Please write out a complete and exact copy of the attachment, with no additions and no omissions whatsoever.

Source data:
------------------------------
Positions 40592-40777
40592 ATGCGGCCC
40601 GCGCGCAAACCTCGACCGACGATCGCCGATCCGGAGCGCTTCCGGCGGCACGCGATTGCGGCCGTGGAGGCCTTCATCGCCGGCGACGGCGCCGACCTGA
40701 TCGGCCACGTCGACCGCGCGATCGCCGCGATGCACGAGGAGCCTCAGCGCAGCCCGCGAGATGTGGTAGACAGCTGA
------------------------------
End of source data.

Positions 40592-40777
40592 ATGCGGCCC
40601 GCGCGCAAACCTCGACCGACGATCGCCGATCCGGAGCGCTTCCGGCGGCACGCGATTGCGGCCGTGGAGGCCTTCATCGCCGGCGACGGCGCCGACCTGA
40701 TCGGCCACGTCGACCGCGCGATCGCCGCGATGCACGAGGAGCCTCAGCGCAGCCCGCGAGATGTGGTAGACAGCTGA